Google, July 2011
In order to test LevelDB's performance, we benchmark it against other well-established database implementations. We compare LevelDB (revision 39) against SQLite3 (version 126.96.36.199) and Kyoto Cabinet's (version 1.2.67) TreeDB (a B+Tree based key-value store). We would like to acknowledge Scott Hess and Mikio Hirabayashi for their suggestions and contributions to the SQLite3 and Kyoto Cabinet benchmarks, respectively.
Benchmarks were all performed on a six-core Intel(R) Xeon(R) CPU X5650 @ 2.67GHz, with 12288 KB of total L3 cache and 12 GB of DDR3 RAM at 1333 MHz. (Note that LevelDB uses at most two CPUs since the benchmarks are single threaded: one to run the benchmark, and one for background compactions.) We ran the benchmarks on two machines (with identical processors), one with an Ext3 file system and one with an Ext4 file system. The machine with the Ext3 file system has a SATA Hitachi HDS721050CLA362 hard drive. The machine with the Ext4 file system has a SATA Samsung HD502HJ hard drive. Both hard drives spin at 7200 RPM and have hard drive write-caching enabled (using `hdparm -W 1 [device]`). The numbers reported below are the median of three measurements.
We wrote benchmark tools for SQLite and Kyoto TreeDB based on LevelDB's db_bench. The code for each of the benchmarks resides here:
This section gives the baseline performance of all the databases. Following sections show how performance changes as various parameters are varied. For the baseline:
|Kyoto TreeDB||1,010,000 ops/sec|
|Kyoto TreeDB||151,000 ops/sec|
|Kyoto TreeDB||342,000 ops/sec|
|Kyoto TreeDB||88,500 ops/sec|
LevelDB outperforms both SQLite3 and TreeDB in sequential and random write operations and sequential read operations. Kyoto Cabinet has the fastest random read operations.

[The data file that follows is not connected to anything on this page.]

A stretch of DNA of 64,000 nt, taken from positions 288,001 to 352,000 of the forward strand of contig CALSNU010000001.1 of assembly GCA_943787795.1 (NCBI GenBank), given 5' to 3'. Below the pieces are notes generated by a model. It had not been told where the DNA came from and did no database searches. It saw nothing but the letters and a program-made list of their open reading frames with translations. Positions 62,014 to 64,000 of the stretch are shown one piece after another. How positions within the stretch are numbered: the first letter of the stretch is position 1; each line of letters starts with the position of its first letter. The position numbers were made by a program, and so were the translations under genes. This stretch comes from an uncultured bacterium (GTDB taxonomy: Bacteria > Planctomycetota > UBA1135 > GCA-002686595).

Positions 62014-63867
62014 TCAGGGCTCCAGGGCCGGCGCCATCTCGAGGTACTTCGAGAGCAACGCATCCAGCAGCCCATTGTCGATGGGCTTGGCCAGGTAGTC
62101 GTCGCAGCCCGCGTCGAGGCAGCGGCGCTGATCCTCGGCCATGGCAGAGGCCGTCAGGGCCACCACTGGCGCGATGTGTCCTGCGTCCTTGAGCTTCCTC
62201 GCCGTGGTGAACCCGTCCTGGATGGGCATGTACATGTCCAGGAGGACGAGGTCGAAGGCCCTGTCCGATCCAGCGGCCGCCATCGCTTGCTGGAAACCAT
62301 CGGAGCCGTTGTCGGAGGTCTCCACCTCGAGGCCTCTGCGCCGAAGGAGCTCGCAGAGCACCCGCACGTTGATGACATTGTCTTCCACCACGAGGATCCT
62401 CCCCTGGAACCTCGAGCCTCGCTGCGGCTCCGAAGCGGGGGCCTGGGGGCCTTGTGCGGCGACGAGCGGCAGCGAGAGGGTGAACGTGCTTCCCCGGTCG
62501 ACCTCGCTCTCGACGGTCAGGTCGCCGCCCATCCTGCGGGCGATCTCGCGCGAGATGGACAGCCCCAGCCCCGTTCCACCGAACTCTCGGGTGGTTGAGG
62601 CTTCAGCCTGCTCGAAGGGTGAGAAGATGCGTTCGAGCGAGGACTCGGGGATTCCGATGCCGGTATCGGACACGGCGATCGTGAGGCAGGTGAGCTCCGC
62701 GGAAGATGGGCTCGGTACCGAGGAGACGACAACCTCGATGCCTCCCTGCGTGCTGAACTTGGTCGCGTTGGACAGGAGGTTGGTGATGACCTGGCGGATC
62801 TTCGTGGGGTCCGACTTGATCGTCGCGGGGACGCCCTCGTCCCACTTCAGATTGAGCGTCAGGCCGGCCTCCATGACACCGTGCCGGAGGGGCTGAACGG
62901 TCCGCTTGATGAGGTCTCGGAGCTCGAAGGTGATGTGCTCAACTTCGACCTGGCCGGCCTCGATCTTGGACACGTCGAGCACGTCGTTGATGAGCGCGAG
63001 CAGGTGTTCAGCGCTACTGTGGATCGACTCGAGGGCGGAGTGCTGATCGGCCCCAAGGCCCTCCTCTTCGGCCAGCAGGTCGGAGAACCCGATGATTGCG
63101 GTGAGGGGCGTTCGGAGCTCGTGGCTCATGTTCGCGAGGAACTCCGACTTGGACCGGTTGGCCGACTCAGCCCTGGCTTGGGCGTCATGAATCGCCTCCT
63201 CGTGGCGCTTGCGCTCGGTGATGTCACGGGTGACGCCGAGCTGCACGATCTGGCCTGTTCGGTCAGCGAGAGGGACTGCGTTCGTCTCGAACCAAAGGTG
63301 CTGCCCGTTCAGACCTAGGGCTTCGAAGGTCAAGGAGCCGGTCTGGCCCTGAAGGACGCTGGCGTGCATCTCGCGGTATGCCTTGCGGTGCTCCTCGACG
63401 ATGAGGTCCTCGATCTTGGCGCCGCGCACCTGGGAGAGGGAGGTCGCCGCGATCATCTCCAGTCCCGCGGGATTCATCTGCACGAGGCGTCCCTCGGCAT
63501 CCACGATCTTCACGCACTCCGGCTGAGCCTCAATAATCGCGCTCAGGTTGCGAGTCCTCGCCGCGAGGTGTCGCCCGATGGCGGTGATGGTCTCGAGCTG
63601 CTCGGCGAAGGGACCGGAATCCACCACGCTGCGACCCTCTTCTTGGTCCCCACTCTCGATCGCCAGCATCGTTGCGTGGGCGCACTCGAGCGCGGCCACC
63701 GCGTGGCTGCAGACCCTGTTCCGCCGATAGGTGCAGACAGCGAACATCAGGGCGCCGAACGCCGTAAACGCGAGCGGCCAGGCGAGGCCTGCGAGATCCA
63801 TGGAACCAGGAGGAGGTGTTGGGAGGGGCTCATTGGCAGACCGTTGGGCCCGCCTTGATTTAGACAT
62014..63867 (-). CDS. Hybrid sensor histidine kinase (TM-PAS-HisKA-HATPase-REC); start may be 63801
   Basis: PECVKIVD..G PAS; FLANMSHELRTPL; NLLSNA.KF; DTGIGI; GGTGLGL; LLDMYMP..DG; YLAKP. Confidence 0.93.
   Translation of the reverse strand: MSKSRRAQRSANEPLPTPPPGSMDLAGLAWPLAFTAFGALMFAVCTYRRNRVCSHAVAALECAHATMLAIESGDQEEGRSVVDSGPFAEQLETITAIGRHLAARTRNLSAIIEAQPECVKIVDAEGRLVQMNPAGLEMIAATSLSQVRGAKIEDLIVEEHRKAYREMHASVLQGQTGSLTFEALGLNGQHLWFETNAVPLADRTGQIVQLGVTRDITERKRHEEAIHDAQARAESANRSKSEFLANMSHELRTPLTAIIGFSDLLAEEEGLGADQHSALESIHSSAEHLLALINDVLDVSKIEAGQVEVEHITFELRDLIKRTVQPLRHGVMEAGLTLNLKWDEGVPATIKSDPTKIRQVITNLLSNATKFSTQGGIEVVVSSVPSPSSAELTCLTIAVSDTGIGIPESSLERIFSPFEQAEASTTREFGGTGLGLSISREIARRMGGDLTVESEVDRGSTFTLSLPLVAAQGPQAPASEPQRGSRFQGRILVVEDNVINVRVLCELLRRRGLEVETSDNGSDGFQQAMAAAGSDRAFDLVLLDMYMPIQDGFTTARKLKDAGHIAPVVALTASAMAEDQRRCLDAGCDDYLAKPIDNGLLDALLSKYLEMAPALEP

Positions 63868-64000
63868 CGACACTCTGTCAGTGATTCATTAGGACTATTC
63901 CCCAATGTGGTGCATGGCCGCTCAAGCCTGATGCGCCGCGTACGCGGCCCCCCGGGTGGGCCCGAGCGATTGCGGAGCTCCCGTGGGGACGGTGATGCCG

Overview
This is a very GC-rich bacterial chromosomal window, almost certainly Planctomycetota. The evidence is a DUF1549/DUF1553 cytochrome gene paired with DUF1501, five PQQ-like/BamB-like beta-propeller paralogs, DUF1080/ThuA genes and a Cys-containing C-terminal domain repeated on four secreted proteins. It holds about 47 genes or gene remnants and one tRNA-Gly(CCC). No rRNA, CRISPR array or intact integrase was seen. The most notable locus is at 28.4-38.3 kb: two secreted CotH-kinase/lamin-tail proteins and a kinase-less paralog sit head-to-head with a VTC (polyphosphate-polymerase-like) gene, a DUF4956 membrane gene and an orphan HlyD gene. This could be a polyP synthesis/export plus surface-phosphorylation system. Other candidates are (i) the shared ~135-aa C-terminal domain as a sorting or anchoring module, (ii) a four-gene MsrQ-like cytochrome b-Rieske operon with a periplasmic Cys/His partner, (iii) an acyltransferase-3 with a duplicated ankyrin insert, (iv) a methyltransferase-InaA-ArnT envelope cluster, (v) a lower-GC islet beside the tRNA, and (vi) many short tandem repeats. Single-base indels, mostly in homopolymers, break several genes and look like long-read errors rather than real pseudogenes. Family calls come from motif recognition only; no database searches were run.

For this benchmark, we start with an empty database, and write 100,000 byte values (~50% compressible). To keep the benchmark running time reasonable, we stop after writing 1000 values.
|Kyoto TreeDB||1,000 ops/sec|
|Kyoto TreeDB||1,100 ops/sec|
LevelDB doesn't perform as well with large values of 100,000 bytes each. This is because LevelDB writes keys and values at least twice: first time to the transaction log, and second time (during a compaction) to a sorted file. With larger values, LevelDB's per-operation efficiency is swamped by the cost of extra copies of large values.
A batch write is a set of writes that are applied atomically to the underlying database. A single batch of N writes may be significantly faster than N individual writes. The following benchmark writes one thousand batches where each batch contains one thousand 100-byte values. TreeDB does not support batch writes and is omitted from this benchmark.
|LevelDB||840,000 entries/sec||(1.08x baseline)|
|SQLite3||124,000 entries/sec||(2.55x baseline)|
|LevelDB||221,000 entries/sec||(1.35x baseline)|
|SQLite3||22,000 entries/sec||(2.23x baseline)|
Because of the way LevelDB persistent storage is organized, batches of random writes are not much slower (only a factor of 4x) than batches of sequential writes.
In the following benchmark, we enable the synchronous writing modes of all of the databases. Since this change significantly slows down the benchmark, we stop after 10,000 writes. For synchronous write tests, we've disabled hard drive write-caching (using `hdparm -W 0 [device]`).
|LevelDB||100 ops/sec||(0.003x baseline)|
|Kyoto TreeDB||7 ops/sec||(0.0004x baseline)|
|SQLite3||88 ops/sec||(0.002x baseline)|
|LevelDB||100 ops/sec||(0.015x baseline)|
|Kyoto TreeDB||8 ops/sec||(0.001x baseline)|
|SQLite3||88 ops/sec||(0.009x baseline)|
Also see the
ext4 performance numbers below
since synchronous writes behave significantly differently
In the baseline measurements, LevelDB and TreeDB were using light-weight compression (Snappy for LevelDB, and LZO for TreeDB). SQLite3, by default does not use compression. The experiments below show what happens when compression is disabled in all of the databases (the SQLite3 numbers are just a copy of its baseline measurements):
|LevelDB||594,000 ops/sec||(0.76x baseline)|